By James Higgins
As a teenager, growing up on a small family farm drew Royce Swayze to journalism. Years later, journalism brought him to the largest city in the country.
Swayze, 22, was born in Jackson, Miss., and grew up in Yazoo County — locals refer to it as the “zoo” — a town of less than 30,000 people based along the Yazoo river. By navigating the trails and riverbeds near the family farm where he grew up, Swayze developed the exploratory spirit that would eventually lead him into reporting.
“There’s no one really around you, so you have to go out to explore to have fun,” he said. “I developed my own inquisitive personality, asking questions.”
Swayze got his start in earnest in high school, a place called Manchester Academy, after the administration cut funding for the student newspaper. The paper hadn’t been very good the first place, he said. With only 36 students in a graduating class, no one had shown enough interest.
Undeterred, Swayze opened his own operation. After the high school newspaper was discontinued, he started a newsletter covering local news, learning the basics of design and editing on the fly.
“People thought it was kind of crazy, you know, [they’d ask] what are you doing,” he said. “It was kind of a one man show, with an advisor.”
The stunt paid off. On the strength of his newsletter, Swayze earned his way into his next gig, at The Yazoo Herald, circulation 5,000. That paper, run by an award-winning husband-and-wife duo, gave Swayze the opportunity to put his curious nature to work writing features on local residents.
In 2013, Swayze graduated high school and moved out of Yazoo County, headed to Oxford, Miss., to study political science and French at The University of Mississippi. Over the summers, he worked at the Clarion-Ledger, the largest newspaper in Mississippi.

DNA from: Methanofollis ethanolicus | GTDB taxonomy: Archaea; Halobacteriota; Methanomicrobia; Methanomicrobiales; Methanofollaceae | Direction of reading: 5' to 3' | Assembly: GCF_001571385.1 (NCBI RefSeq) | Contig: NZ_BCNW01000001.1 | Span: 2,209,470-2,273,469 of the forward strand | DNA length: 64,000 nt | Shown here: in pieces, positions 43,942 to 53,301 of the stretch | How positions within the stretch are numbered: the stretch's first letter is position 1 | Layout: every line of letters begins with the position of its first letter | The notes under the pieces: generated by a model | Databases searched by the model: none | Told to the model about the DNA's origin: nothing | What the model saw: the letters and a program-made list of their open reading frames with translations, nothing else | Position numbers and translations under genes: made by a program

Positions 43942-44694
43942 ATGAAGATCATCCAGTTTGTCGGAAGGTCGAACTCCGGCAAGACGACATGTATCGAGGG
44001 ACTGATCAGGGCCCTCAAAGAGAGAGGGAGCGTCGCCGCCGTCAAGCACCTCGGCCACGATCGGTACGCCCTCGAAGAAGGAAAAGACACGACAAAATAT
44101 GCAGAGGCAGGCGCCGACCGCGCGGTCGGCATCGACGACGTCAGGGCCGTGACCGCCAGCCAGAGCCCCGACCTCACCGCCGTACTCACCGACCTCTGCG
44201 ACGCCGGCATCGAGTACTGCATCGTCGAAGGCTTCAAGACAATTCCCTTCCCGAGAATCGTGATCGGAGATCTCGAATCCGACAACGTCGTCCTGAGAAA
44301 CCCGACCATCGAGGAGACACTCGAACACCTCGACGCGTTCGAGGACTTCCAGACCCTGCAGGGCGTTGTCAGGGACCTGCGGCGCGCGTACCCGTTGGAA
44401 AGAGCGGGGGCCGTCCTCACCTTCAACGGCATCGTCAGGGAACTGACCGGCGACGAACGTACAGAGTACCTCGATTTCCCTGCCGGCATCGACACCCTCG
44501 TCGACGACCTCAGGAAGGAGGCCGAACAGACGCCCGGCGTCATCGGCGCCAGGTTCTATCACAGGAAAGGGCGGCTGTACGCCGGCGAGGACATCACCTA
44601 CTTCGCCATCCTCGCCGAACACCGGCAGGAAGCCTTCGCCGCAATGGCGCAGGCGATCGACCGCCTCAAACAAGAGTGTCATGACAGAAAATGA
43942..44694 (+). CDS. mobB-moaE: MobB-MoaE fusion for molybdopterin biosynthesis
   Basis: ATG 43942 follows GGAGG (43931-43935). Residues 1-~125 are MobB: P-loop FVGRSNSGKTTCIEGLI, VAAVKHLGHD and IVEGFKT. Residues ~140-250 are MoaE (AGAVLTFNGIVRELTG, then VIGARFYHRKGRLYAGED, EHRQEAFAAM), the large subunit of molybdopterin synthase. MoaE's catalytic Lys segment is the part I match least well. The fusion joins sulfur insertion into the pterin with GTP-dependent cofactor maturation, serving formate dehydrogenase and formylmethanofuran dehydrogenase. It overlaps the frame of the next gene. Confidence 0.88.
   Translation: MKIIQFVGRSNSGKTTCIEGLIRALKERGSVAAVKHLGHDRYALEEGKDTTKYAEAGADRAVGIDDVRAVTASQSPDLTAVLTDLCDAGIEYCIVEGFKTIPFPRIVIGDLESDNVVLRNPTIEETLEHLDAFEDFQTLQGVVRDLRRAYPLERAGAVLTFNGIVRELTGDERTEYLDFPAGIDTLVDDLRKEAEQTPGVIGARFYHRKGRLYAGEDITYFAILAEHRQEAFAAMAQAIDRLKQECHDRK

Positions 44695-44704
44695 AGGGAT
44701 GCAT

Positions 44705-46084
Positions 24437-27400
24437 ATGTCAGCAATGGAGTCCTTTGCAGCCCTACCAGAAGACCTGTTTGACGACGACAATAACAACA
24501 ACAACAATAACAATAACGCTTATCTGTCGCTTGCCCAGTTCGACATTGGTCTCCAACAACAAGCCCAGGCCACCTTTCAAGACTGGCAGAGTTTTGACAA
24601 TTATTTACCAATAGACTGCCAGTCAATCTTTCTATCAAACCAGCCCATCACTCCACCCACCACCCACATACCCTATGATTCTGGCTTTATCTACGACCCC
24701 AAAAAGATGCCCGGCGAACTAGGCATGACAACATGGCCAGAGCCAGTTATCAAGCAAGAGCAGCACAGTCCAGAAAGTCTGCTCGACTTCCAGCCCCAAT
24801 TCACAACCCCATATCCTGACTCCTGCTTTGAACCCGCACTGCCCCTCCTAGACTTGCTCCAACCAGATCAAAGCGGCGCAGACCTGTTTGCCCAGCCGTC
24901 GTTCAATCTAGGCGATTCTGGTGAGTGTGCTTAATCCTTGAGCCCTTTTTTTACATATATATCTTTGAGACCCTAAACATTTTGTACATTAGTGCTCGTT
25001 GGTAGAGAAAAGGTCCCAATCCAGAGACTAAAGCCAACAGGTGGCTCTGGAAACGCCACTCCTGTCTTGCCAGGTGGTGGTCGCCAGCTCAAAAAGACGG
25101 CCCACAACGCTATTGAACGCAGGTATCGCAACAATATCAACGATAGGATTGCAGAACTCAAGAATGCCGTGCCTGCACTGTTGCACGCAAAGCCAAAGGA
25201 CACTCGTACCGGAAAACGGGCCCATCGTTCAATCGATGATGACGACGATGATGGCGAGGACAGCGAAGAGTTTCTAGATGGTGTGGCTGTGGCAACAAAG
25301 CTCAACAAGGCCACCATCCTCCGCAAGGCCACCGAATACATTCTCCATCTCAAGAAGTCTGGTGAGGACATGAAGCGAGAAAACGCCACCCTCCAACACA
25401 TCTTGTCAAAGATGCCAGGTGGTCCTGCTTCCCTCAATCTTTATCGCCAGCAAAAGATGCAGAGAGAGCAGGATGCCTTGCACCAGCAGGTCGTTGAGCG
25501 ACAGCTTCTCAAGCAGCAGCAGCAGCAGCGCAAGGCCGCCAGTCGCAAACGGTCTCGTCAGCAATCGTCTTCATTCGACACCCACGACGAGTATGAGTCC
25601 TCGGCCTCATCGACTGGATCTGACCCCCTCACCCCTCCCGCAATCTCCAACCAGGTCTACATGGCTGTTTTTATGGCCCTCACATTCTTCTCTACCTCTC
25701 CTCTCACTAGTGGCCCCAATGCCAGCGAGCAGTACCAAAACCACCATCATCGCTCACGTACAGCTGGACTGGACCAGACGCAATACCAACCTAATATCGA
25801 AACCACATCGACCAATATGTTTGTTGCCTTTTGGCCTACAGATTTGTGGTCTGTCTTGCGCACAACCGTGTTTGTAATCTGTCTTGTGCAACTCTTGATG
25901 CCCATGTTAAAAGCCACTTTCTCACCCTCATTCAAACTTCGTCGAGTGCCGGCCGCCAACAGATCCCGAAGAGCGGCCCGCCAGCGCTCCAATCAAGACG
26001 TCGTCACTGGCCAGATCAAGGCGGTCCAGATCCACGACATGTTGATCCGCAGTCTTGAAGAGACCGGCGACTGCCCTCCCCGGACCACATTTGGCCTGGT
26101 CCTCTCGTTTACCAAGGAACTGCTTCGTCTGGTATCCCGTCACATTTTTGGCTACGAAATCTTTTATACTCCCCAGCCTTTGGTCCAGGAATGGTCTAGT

His general assignment reporting deepened his appreciation for community news. Swayze wrote about events that mattered to locals: As a USA Today College Contributor, he covered the student movement to remove the Mississippi state flag from the University of Mississippi. In 2016, he wrote a story for the Clarion-Ledger about the competition between local catfish farmers and their international rivals — a story that was picked up by the Associated Press. Also in 2016, Swayze covered the trial of Felix Vail — the oldest cold case ever solved.
According to the news director of the Clarion-Ledger, Steven Ward, Swayze’s contributions extended beyond the traditional bounds of the newsroom.
“A talented writer and reporter, Royce also excelled at utilizing the digital tools of our industry,” Ward said in an email. “[W]hether it was creating and posting videos and photo slide shows or using analytics to figure out what was best for our audience.”
After graduating from Ol’ Miss in May 2017, Swayze headed to New York City. A business reporting intern with the Dow Jones News Fund, Swayze will work for Health Data Management, a media company focused on reporting on healthcare news.
It will be Swayze’s first time with a specialized assignment — as well as his first time away from community news.
“Any time you cover anything in journalism, you’re always, constantly learning. And that’s what’s incredible about it,” he said. “I’d like to learn more about covering a specific topic or industry.”
Swayze said the debate over the Patient Protection and Affordable Care Act — nicknamed Obamacare — made it a particularly exciting time to cover the healthcare industry.
When he was younger, Swayze would walk the old trails near his home that the early settlers to Yazoo County traveled on, located only feet away from the city’s modern main roads. He’d wonder about all the changes that had been wrought over the course of the last century and a half. Even the riverbeds, Swayze said, couldn’t stay put in all that time.
Where many only saw only old trails or riverbeds, Swayze saw questions waiting to be answered. Swayze plans to apply the same curiosity to his reporting in New York City.